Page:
A tiny rodent has captured hearts nationwide after it attempted to hitch a ride on the windshield of a Californian police officer's car.
"We are not sure if this was an attempted car jacking but this little mouse popped up on the windshield of Deputy Brandon Dennington's K9 vehicle," the Alameda County Sheriff's Office wrote while sharing a photo of the mouse on their Facebook page.
Deputy Brandon Dennington says the mouse popped onto his K9 vehicle's windshield while he was driving to see the Golden State Warriors beat the San Antonio Spurs for a work assignment.
"Deputy Dennington was able to use de-escalation techniques and get the rabid fan off his car," continued the Alameda County Sheriff's Office. "Luckily, he was able to snap this photo of the elusive bandit. The suspect was last seen on foot running to a hiding spot. The suspect is 4 inches tall, weighing 1 ounce and wearing a [gray] and white [furry] coat."
"Further investigation revealed the suspect was likely a San Antonio Spurs fan trying to intimidate us," they added.
On Twitter, the department confirmed the mouse was safely on the ground now and "looking for a new ride."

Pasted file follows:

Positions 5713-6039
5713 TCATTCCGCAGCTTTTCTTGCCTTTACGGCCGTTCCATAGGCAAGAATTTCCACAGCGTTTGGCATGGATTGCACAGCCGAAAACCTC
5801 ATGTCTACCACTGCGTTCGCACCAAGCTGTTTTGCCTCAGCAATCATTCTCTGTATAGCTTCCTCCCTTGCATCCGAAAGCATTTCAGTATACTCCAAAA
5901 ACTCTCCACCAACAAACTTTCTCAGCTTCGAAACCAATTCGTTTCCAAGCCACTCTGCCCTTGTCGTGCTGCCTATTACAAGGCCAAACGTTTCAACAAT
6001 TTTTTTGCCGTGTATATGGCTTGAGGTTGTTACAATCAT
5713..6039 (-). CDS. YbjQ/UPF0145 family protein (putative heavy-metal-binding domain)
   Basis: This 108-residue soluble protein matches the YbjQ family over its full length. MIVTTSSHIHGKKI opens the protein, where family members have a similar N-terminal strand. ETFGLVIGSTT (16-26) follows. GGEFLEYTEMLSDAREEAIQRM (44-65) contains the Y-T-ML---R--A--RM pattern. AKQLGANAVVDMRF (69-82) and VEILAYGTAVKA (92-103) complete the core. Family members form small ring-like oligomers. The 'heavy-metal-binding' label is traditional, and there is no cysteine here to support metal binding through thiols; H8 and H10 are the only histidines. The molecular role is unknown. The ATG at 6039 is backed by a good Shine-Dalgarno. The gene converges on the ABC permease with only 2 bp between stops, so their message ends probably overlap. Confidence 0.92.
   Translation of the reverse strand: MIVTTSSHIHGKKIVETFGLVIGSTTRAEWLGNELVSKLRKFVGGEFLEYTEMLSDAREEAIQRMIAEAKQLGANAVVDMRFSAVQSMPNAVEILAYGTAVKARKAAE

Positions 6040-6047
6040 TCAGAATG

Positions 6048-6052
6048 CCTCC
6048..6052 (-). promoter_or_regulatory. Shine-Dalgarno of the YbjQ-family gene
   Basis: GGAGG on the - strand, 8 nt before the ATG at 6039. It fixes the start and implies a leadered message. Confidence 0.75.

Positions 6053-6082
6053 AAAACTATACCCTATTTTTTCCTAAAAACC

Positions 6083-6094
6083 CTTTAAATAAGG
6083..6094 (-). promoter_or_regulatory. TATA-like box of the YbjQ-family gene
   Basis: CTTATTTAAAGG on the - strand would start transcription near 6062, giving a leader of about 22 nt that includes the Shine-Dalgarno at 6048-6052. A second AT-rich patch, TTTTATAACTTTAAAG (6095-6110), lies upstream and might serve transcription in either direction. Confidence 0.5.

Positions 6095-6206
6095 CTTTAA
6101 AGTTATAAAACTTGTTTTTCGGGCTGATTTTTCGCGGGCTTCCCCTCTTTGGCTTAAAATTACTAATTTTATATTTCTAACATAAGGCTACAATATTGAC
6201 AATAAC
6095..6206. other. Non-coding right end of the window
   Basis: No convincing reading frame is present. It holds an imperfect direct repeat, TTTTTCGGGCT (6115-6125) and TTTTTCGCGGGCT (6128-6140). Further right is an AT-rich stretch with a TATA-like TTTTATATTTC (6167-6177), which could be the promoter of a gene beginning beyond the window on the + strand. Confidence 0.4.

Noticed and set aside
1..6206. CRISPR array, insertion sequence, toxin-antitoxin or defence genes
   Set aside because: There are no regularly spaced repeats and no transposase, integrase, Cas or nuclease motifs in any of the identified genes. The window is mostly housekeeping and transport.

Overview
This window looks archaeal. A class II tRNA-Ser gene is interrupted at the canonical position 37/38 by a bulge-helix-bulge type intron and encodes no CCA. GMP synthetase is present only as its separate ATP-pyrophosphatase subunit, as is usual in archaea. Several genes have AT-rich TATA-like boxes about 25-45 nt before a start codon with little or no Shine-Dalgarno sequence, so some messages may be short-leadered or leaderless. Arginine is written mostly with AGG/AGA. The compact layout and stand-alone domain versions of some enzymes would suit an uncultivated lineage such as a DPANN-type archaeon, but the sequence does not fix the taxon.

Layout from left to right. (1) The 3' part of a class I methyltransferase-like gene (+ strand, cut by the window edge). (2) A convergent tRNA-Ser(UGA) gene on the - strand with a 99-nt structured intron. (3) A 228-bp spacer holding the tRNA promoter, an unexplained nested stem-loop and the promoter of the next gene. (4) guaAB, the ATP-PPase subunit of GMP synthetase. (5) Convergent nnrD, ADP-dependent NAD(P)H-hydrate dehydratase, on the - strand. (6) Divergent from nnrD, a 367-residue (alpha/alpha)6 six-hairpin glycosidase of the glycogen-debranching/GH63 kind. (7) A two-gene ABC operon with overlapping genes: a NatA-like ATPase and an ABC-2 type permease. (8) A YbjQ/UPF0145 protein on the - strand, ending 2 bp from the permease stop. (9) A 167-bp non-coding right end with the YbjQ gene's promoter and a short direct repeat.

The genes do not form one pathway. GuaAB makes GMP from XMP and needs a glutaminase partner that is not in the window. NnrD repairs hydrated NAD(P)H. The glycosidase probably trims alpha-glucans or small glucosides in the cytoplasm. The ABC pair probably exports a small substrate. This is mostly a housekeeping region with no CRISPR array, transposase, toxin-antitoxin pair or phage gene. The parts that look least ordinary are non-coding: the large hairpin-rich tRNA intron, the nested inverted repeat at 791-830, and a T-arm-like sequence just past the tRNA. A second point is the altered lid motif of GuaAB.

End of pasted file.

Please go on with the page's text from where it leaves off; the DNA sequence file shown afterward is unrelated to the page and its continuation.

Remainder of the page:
The photo quickly spread around the nation.
"Saw this on our local news here in Kentucky," tweeted one woman. "So awesome! What a great photo opportunity. It's too bad you couldn't catch it, handcuff it, and read him his rights!"
"It's so nice to have a good story," wrote one person on Facebook. "Thank you for all you do!!!"
"So cute but I would have hit the windshield wipers and screamed," chimed in a third.
It's not the first time a fluffy creature joined a police officer on duty and melted hearts everywhere reports HuffPost.
In October 2017, a cat called Tia the Birman joined her owner, Senior Constable Kerry Morrell, for a day at his station in New Zealand.
Morrell outfitted the cat in a high-visibility harness, while the police department captured footage of the kitty's first day "on the job."
The cat is seen exploring Morrell’s workspace and walking over a squad car, while later "helping" with "admin, paperwork, and the odd bit of light typing," a police spokeswoman said